To demonstrate their technique, the researchers imaged an fs light pulse through a mask engraved with “MIT” and set 53 cm away from the lens aperture. Whereas a traditional 20-cm focal length lens would have to be placed about 32 cm from the sensor to capture this image, the time-folded optics pulled the image into focus after five round trips, with only a 3.1-cm lens-to-sensor distance.

Researchers next imaged two patterns spaced about 50 cm from each other, but each within line of sight of the camera. An “X” pattern was 55 cm from the lens, and a “II” pattern was 4 cm from the lens.

They rearranged the optics — including placing the lens between the two mirrors — to shape the light in a way that caused each round trip of light to create a new magnification in a single image acquisition. When they shot the laser into the scene, they achieved two separate, focused images created in one shot: the X pattern captured on the first round trip, and the II pattern captured on the second round trip.

The team then demonstrated an ultrafast multispectral camera. They designed two color-reflecting mirrors and a broadband mirror, one tuned to reflect one color and set closer to the lens, and one tuned to reflect a second color and set farther back from the lens. Researchers imaged a mask with an “A” and a “B,” with the “A” illuminated by the second color and the “B” illuminated by the first color, both for a few tenths of a ps.

When the light traveled into the camera, wavelengths of the first color immediately reflected back and forth in the first cavity, and the time was clocked by the sensor. Wavelengths of the second color, however, passed through the first cavity into the second, slightly delaying their time to the sensor.

Because the researchers knew which wavelength would hit the sensor at which time, they then overlaid the respective colors onto the image — the first wavelength was the first color, and the second was the second color. This capability could be used in depth-sensing cameras, which currently only record IR.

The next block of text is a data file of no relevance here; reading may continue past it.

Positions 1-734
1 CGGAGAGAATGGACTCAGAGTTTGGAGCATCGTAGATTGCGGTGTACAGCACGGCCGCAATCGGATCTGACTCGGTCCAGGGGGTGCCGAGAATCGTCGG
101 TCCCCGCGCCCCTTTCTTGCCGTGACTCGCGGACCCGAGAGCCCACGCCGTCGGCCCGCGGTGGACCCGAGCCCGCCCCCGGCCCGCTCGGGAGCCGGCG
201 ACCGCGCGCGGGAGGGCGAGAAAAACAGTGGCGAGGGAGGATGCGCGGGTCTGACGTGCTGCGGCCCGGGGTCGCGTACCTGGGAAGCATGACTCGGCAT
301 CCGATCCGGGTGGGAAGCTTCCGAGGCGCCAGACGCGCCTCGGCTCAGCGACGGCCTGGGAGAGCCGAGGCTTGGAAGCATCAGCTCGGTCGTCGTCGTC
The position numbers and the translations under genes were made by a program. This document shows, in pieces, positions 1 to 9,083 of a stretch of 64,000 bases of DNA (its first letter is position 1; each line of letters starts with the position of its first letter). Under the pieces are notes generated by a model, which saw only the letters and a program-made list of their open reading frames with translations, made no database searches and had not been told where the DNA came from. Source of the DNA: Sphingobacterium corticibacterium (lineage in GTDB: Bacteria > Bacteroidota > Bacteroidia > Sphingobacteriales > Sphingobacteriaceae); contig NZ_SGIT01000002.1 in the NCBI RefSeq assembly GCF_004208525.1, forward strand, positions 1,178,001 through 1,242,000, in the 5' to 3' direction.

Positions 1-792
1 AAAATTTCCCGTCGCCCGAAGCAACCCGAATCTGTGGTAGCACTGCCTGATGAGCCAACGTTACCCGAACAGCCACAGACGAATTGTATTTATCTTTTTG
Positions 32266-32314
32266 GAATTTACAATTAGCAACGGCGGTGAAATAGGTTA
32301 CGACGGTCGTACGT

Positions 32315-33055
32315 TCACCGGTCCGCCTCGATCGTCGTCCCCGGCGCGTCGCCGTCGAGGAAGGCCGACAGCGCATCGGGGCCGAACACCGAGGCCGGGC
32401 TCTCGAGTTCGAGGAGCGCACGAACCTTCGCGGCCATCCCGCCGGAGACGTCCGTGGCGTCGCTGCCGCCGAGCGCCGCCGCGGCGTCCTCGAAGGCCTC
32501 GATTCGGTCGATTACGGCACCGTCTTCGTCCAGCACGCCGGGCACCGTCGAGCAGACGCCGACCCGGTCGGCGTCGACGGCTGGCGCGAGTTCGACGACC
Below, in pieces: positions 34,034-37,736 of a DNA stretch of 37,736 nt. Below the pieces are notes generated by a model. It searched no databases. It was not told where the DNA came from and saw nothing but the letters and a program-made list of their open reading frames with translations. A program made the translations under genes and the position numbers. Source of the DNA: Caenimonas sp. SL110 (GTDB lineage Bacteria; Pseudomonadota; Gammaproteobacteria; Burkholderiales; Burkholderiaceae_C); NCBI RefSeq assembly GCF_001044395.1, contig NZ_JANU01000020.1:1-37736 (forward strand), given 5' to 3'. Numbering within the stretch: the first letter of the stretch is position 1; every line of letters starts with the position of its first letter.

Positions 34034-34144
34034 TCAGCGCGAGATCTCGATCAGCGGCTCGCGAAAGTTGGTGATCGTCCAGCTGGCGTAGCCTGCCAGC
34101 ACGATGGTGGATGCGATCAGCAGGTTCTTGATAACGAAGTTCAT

Heshmat believes that by tweaking the cavity spacing or by using different types of cavities, sensors, and lenses, the new technique could be applied to many different optics designs.

“The core message is that when you have a camera that is fast, or has a depth sensor, you don’t need to design optics the way you did for old cameras,” he said. “You can do much more with the optics by looking at them at the right time.”

The research was published in Nature Photonics (doi:10.1038/s41566-018-0234-0).

With the rapid development of faster frame rates and more light-sensitive camera sensors, why aren't camera lenses quickly evolving as well? Researchers at the MIT Media Lab's Camera Culture group are addressing that question with a new way to utilize time and space to shrink camera lenses while adding new functions such as selective zoom range and enhanced spectral resolution. Courtesy of the MIT Media Lab.

Published: August 2018
educationAmericasImagingLight SourcesOpticsSensors & Detectorsultrafast imagingultrafast laserslensesmirrorscamerasCommunicationsoptical sensorsultrafast photonicsMITMassachusetts Institute of TechnologyBarmak HeshmatMIT Media Labcamera sensorsResearch & Technologytime-folded opticsTech Pulse